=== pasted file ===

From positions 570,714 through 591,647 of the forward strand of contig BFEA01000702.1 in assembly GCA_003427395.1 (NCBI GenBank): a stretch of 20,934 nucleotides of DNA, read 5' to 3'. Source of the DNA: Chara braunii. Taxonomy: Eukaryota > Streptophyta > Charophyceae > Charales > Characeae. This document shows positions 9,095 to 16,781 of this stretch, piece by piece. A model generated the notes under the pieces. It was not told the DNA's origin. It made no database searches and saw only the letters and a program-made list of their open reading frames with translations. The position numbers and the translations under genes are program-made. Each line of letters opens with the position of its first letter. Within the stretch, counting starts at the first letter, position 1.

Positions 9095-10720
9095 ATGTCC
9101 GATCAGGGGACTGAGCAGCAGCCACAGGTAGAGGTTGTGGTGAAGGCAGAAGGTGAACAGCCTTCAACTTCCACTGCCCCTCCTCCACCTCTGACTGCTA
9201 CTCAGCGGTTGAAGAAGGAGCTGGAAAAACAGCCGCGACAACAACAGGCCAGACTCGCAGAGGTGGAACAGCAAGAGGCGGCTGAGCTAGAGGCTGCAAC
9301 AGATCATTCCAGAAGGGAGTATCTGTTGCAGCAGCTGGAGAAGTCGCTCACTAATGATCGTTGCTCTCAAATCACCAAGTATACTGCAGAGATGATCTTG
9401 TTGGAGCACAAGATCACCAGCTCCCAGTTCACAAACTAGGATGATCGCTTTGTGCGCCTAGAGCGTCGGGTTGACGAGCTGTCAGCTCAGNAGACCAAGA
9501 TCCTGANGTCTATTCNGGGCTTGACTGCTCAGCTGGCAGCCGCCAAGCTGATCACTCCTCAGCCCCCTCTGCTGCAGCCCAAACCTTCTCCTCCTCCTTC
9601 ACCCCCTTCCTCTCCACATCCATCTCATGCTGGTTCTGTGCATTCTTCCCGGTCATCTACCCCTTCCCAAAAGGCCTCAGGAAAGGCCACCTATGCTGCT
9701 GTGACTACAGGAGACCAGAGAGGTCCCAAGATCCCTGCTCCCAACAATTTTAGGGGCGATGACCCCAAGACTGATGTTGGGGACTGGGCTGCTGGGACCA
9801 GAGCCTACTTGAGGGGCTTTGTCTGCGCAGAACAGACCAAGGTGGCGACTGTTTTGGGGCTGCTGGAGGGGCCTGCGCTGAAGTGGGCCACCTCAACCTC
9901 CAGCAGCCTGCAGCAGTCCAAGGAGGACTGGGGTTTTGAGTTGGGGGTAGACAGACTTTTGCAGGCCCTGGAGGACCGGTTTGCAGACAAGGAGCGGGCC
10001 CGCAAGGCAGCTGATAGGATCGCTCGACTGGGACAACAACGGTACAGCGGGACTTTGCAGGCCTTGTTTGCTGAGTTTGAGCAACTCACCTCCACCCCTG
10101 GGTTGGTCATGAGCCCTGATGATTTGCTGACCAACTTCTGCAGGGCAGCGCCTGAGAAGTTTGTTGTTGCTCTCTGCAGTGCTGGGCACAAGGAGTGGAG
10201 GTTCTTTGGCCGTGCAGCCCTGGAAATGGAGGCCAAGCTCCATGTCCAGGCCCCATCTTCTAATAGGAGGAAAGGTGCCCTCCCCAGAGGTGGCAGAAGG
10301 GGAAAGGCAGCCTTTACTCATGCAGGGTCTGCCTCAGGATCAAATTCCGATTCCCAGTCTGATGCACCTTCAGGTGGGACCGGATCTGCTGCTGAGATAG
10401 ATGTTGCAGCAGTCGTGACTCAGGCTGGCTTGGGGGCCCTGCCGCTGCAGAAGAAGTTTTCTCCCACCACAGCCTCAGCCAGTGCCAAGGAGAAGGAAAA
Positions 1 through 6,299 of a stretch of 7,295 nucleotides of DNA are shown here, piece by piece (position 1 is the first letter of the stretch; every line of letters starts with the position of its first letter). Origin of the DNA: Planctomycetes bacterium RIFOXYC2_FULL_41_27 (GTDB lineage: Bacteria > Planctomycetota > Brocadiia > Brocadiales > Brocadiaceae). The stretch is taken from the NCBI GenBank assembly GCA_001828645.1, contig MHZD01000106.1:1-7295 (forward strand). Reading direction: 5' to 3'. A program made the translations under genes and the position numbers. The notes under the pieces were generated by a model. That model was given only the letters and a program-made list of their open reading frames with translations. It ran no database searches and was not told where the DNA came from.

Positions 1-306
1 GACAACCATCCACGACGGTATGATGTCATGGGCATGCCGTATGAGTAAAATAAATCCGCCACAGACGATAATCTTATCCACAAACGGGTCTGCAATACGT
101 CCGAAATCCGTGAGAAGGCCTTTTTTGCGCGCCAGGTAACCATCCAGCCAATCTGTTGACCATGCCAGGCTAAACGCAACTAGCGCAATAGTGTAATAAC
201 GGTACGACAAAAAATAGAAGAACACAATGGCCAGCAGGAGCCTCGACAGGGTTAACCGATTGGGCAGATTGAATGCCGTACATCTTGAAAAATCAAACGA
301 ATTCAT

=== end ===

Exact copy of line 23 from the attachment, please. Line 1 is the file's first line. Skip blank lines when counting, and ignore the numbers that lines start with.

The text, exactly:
301 ATTCAT